MADISON, Wis. – University of Wisconsin System President Jay Rothman today announced the results of the System’s survey of student attitudes on free speech and free expression.
Rothman said more than 10,000 students responded to the survey, with a profile that parallels the UW System student body resulting in a solid sample with low margins of error.
“The student response to this survey was strong,” Rothman said. “It provides a foundation for us to evaluate critically what we can do better to enhance civil dialogue at our universities.”
The survey will also provide a roadmap for UW System universities to help students better understand their First Amendment rights and responsibilities.
“There’s no better place than a university for the marketplace of ideas to flourish,” Rothman said. “It’s our goal to make the UW System an even stronger voice for passionate debate and civic engagement.”
Rothman released some of survey results on his Twitter account, @JayORothman, earlier today. Full results are available here: wisconsin.edu/civil-dialogue/.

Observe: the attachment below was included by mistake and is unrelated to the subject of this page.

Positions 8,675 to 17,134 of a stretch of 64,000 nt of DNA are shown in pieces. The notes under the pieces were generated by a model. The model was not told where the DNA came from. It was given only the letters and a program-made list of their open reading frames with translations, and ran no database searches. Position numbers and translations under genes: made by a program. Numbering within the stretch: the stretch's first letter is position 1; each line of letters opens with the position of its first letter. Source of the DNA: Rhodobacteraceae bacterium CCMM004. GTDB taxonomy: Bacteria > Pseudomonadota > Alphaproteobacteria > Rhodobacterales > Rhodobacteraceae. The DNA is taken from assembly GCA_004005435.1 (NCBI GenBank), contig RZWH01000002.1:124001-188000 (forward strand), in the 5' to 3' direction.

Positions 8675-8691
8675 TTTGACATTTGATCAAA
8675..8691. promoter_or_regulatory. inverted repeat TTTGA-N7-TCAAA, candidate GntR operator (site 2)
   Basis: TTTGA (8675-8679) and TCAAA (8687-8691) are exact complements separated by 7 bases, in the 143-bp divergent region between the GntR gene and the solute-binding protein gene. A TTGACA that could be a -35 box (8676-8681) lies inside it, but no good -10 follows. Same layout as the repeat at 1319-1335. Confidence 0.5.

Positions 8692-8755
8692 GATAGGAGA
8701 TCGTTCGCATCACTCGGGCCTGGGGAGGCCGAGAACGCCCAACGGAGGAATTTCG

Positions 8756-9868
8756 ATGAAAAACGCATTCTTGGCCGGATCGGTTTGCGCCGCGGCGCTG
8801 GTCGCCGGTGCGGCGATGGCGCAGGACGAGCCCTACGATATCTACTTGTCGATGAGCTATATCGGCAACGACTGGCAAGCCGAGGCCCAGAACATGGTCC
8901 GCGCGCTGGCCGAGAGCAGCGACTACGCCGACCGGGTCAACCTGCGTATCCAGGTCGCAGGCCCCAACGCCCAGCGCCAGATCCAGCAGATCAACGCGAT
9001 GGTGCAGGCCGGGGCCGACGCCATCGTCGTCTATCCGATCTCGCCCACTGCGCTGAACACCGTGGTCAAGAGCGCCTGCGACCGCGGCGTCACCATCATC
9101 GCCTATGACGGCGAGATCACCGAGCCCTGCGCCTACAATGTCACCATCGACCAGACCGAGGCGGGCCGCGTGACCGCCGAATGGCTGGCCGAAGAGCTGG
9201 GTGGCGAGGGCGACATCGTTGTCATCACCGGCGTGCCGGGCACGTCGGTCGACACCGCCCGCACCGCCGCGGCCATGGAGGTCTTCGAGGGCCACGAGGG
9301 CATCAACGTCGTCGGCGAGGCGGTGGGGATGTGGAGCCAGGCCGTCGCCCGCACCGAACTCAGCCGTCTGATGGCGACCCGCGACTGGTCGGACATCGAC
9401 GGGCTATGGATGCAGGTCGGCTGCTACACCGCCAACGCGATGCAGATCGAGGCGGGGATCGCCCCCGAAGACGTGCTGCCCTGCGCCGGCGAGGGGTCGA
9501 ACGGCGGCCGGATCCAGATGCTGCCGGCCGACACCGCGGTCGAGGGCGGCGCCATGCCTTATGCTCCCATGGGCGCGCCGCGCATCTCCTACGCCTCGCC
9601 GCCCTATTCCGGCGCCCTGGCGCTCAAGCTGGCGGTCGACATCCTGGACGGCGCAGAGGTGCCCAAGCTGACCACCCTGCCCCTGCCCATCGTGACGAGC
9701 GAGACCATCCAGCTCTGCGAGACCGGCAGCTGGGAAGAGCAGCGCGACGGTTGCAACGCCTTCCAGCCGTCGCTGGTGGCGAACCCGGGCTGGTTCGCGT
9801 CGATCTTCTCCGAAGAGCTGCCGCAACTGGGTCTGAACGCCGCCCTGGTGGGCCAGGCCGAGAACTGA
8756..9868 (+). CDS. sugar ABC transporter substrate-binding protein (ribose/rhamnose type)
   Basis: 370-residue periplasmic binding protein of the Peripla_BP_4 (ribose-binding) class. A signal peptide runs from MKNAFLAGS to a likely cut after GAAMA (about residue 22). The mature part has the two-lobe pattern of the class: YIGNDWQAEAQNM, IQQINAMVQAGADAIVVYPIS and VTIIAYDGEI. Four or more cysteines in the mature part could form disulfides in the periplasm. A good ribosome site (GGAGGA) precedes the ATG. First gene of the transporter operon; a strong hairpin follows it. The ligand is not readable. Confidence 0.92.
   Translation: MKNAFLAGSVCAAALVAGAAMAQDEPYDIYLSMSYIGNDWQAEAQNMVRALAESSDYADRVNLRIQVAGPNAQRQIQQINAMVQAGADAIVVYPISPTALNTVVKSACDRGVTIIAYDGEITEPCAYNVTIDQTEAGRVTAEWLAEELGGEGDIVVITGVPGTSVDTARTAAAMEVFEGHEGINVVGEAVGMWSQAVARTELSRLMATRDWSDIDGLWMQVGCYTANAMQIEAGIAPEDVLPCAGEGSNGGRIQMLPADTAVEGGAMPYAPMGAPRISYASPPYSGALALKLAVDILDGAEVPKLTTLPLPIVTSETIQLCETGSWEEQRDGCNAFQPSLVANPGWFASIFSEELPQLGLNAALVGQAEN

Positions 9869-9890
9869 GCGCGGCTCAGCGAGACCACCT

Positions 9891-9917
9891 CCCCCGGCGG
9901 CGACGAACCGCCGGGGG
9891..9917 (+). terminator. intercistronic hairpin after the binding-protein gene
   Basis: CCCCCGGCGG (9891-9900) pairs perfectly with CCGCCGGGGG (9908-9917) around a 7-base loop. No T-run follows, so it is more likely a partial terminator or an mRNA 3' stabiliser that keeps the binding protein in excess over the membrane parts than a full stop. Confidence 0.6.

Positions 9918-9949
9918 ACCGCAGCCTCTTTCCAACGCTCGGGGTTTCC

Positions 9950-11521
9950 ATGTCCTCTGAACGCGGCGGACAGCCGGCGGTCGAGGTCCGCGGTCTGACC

Eric Giordano, executive director of the Wisconsin Institute for Public Policy and Service, which oversaw the survey, said the strong response rate meant low margins of error, typically between 1 and 5 percentage points. The error margin will differ according to each question and respondent subset, he said.
Giordano was assisted by Tim Shiell, professor of philosophy and director of the Menard Center for the Study of Institutions and Innovation at UW-Stout; April Bleske-Rechek, professor of psychology at UW-Eau Claire; Geoffrey Peterson, professor of political science at UW-Eau Claire; and Eric T. Kasper, professor of political science and director of the Menard Center for Constitutional Studies at UW-Eau Claire. The team was advised by a bipartisan advisory panel of faculty members, advocates, and others across Wisconsin.
The University of Wisconsin System serves approximately 161,000 students. Awarding nearly 37,000 degrees annually, the UW System is Wisconsin’s talent pipeline, putting graduates in position to increase their earning power, contribute to their communities, and make Wisconsin a better place to live. Nearly 90 percent of in-state UW System graduates stay in Wisconsin five years after earning a degree – with a median salary of more than $66,000. The UW System provides a 23:1 return on state investment. UW System universities also contribute to the richness of Wisconsin’s culture and economy with groundbreaking research, new companies and patents, and boundless creative intellectual energy.